Story points, KPIs, vanity metrics and the Goodhart's law
A few months ago, I had a disagreement with a colleague about moving a card into the sprint on the last day of the sprint. His argument was that I should keep the card in the backlog and continue working. If I add a card on last day, it disturbs the JIRA insights like burn-down chart of the current sprint.
My argument was that the metrics should be the representation of the actual work, not the other way around. If I'm running light and don't have work at the end of the sprint, the burn down chart should reflect that. This is the only way to get good at estimating work for the team for each sprint. In the end, we agreed that the card must be moved to the sprint if I'm working on it.
This got me thinking about the good old Goodhart's law.
Goodhart's law: When a measure becomes a target, it ceases to be a good measure.
Measuring efficiency of a software developer or a team is hard. The more accurate measure you're aiming for, the more difficult and inaccurate it gets.
This must've happened lot of times in many software teams. When set a metric, people always try and optimise towards it. The point of a metric is to have a pulse of what is going on. But lot of times, the metrics are treated as goals by both managers and devs because it is difficult to measure productivity in any other way.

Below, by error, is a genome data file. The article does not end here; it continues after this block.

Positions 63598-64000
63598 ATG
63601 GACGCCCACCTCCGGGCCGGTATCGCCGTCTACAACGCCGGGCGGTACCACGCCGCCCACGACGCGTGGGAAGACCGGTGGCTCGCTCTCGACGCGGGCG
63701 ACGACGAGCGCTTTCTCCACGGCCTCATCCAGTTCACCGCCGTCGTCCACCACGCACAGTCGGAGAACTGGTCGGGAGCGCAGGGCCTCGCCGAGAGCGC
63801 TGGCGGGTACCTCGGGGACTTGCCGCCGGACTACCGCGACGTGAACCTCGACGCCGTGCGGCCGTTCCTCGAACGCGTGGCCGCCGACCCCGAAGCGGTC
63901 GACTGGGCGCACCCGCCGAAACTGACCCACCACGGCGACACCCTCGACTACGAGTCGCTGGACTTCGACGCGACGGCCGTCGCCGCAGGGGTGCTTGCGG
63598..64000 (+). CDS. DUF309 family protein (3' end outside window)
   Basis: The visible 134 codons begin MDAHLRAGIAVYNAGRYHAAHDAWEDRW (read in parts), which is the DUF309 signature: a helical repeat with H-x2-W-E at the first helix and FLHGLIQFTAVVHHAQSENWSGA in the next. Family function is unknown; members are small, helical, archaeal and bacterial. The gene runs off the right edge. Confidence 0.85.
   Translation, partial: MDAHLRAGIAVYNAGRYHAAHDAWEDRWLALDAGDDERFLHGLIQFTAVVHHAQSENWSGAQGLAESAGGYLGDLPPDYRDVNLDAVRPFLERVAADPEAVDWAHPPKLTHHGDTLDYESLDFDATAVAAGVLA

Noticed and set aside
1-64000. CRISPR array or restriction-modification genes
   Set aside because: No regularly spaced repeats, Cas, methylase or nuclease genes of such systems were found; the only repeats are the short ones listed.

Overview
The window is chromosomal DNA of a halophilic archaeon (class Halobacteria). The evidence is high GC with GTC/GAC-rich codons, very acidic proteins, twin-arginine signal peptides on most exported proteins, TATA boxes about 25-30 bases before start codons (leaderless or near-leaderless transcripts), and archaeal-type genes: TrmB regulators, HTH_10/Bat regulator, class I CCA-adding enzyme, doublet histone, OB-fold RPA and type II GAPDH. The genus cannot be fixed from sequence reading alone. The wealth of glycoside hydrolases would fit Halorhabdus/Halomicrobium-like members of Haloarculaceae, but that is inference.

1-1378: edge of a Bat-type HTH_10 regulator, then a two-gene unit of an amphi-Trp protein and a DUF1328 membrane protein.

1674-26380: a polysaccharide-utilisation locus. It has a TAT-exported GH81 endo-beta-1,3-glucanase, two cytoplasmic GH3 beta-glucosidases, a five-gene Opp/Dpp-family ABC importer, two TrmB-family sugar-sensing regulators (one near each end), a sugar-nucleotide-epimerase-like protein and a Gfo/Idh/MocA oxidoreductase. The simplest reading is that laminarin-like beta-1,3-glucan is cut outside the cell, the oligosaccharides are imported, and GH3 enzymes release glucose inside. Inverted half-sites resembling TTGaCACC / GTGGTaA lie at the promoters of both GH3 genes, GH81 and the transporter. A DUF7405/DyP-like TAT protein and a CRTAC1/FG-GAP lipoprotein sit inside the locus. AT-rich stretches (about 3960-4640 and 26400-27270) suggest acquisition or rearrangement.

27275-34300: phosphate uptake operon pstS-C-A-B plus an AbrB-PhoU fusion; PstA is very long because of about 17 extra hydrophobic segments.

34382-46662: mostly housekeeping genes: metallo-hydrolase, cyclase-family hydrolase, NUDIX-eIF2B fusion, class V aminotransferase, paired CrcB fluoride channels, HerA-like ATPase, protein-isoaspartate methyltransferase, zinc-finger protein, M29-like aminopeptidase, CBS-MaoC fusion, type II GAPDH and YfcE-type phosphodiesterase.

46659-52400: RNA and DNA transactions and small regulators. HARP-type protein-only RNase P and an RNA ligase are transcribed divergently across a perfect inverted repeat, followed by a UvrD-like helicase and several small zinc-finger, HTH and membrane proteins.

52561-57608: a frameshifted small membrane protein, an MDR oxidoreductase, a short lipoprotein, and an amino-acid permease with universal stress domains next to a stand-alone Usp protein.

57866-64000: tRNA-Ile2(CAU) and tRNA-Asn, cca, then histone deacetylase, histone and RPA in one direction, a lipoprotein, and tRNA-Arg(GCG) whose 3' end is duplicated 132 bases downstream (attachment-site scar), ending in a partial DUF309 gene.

What's the solution? I don't know. It is hard to measure developer productivity and that's not going to stop people from trying. You should keep an eye on yourself and your team for optimising to get better at the metrics instead of doing what you're supposed to do.
If you're an individual contributor, just forget chasing the metrics. Focus on the task at hand and give your best, the metrics will fall in line eventually. If you're a lead or manager, avoid chasing the metrics obsessively. The team might perceive those as targets to be met.
If you actually want to measure the productivity, look at alternate methods such as DORA metrics. But remember every metric could be skewed, DORA is also not one fit for all, and no one is immune to the Goodhart's law.